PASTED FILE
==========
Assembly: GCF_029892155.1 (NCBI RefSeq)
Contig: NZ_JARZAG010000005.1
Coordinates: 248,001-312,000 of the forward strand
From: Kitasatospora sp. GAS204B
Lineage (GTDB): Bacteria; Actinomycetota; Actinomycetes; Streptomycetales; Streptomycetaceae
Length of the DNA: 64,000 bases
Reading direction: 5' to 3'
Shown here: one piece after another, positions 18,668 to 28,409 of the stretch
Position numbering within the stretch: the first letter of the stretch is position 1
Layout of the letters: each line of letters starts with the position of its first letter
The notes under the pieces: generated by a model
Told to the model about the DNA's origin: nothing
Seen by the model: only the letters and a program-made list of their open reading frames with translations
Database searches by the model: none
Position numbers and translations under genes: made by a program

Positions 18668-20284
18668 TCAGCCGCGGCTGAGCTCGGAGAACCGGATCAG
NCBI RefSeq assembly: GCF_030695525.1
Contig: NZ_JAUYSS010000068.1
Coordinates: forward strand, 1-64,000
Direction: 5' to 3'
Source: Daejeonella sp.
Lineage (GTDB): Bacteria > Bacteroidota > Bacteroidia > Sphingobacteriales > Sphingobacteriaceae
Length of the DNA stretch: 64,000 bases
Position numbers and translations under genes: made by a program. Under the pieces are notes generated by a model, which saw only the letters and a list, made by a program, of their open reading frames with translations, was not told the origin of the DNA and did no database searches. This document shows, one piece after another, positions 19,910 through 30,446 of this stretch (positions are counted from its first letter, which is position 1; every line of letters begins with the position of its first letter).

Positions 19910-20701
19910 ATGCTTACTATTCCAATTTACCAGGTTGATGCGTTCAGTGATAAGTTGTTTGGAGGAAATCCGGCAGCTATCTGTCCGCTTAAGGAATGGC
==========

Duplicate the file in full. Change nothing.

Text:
Assembly: GCF_029892155.1 (NCBI RefSeq)
Contig: NZ_JARZAG010000005.1
Coordinates: 248,001-312,000 of the forward strand
From: Kitasatospora sp. GAS204B
Lineage (GTDB): Bacteria; Actinomycetota; Actinomycetes; Streptomycetales; Streptomycetaceae
Length of the DNA: 64,000 bases
Reading direction: 5' to 3'
Shown here: one piece after another, positions 18,668 to 28,409 of the stretch
Position numbering within the stretch: the first letter of the stretch is position 1
Layout of the letters: each line of letters starts with the position of its first letter
The notes under the pieces: generated by a model
Told to the model about the DNA's origin: nothing
Seen by the model: only the letters and a program-made list of their open reading frames with translations
Database searches by the model: none
Position numbers and translations under genes: made by a program

Positions 18668-20284
18668 TCAGCCGCGGCTGAGCTCGGAGAACCGGATCAG
NCBI RefSeq assembly: GCF_030695525.1
Contig: NZ_JAUYSS010000068.1
Coordinates: forward strand, 1-64,000
Direction: 5' to 3'
Source: Daejeonella sp.
Lineage (GTDB): Bacteria > Bacteroidota > Bacteroidia > Sphingobacteriales > Sphingobacteriaceae
Length of the DNA stretch: 64,000 bases
Position numbers and translations under genes: made by a program. Under the pieces are notes generated by a model, which saw only the letters and a list, made by a program, of their open reading frames with translations, was not told the origin of the DNA and did no database searches. This document shows, one piece after another, positions 19,910 through 30,446 of this stretch (positions are counted from its first letter, which is position 1; every line of letters begins with the position of its first letter).

Positions 19910-20701
19910 ATGCTTACTATTCCAATTTACCAGGTTGATGCGTTCAGTGATAAGTTGTTTGGAGGAAATCCGGCAGCTATCTGTCCGCTTAAGGAATGGC